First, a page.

Holtum, Joseph A. M., Hancock, Lillian P., Edwards, Erika J., and Winter, Klaus. 2021. "CAM photosynthesis in desert blooming Cistanthe of the Atacama, Chile." Functional Plant Biologyhttps://doi.org/10.1071/FP20305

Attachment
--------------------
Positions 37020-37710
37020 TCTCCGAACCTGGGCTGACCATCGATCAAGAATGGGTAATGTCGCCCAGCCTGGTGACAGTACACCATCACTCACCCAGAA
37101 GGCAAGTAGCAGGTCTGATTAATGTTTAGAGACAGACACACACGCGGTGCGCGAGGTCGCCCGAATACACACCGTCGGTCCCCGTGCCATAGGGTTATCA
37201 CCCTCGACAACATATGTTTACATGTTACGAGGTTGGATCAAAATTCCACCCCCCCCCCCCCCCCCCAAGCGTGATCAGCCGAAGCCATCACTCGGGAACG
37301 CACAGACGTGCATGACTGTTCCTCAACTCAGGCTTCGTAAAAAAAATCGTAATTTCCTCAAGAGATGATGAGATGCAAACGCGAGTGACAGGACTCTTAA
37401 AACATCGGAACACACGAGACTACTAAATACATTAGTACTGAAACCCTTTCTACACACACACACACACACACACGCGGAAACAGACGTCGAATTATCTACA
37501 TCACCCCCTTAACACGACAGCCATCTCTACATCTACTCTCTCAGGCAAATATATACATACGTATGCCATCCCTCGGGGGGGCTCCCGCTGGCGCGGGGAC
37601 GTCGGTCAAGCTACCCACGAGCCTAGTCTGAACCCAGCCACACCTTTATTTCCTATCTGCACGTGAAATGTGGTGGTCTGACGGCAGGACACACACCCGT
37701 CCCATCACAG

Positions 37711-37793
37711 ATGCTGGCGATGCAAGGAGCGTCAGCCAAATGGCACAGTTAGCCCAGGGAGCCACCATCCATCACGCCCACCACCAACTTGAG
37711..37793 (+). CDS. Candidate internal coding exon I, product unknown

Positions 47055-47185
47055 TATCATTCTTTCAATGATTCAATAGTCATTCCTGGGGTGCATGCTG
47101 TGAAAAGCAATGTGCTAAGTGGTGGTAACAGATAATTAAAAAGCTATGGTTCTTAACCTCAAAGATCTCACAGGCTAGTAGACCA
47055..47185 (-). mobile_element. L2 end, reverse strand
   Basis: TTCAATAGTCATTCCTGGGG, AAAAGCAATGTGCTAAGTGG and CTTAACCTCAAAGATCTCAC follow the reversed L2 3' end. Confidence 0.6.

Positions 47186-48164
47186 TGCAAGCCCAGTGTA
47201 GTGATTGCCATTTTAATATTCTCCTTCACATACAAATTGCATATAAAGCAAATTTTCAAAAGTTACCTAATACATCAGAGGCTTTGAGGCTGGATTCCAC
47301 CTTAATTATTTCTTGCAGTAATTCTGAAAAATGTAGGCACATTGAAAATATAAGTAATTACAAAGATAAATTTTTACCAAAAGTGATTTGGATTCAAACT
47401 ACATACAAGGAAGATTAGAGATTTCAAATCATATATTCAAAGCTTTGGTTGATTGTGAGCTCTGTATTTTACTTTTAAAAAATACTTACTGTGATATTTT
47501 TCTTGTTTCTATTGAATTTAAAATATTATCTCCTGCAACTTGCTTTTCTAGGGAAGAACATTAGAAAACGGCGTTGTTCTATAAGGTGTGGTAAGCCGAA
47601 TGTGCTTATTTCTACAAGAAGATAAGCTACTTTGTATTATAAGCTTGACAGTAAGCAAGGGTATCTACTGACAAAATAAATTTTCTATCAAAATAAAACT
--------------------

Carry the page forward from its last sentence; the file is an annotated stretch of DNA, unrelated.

When plants of the Atacama desert undergo episodic blooms, among the most prominent are succulent-leaved Cistanthe (Montiaceae). We demonstrate that two Cistanthe species, the perennial Cistanthe sp. aff. crassifolia and the annual/biannual Cistanthe sp. aff. longiscapa, can exhibit net CO2 uptake and leaf acidification patterns typical of crassulacean acid metabolism (CAM). In C. sp. aff. crassifolia leaves, CAM expression was facultative. CAM-type nocturnal net CO2 uptake and acid accumulation occurred in drought-stressed but not in well-watered plants. By contrast, CAM expression in C. sp. aff. longiscapa was largely constitutive. Nocturnal acid accumulation was present in leaves of well-watered and in droughted plants. Following water-deficit stress, net nocturnal CO2 uptake was induced and the level of acid accumulated increased. Neither nocturnal CO2 uptake nor acid accumulation was reduced when the plants were re-watered. delta C-13 values of a further nine field-collected Cistanthe species are consistent with a contribution of CAM to their carbon pools. In the Portulacinae, a suborder with eight CAM-containing families, Cistanthe becomes the sixth genus with CAM within the family Montiaceae, and it is likely that the ancestor of all Portulacineae also possessed CAM photosynthesis. In the stochastic rainfall landscape of the Atacama, carbon uptake in the dark is a water-use efficient mechanism that increases the carbon pool available for seed production or dormancy. The next rain event may be years away.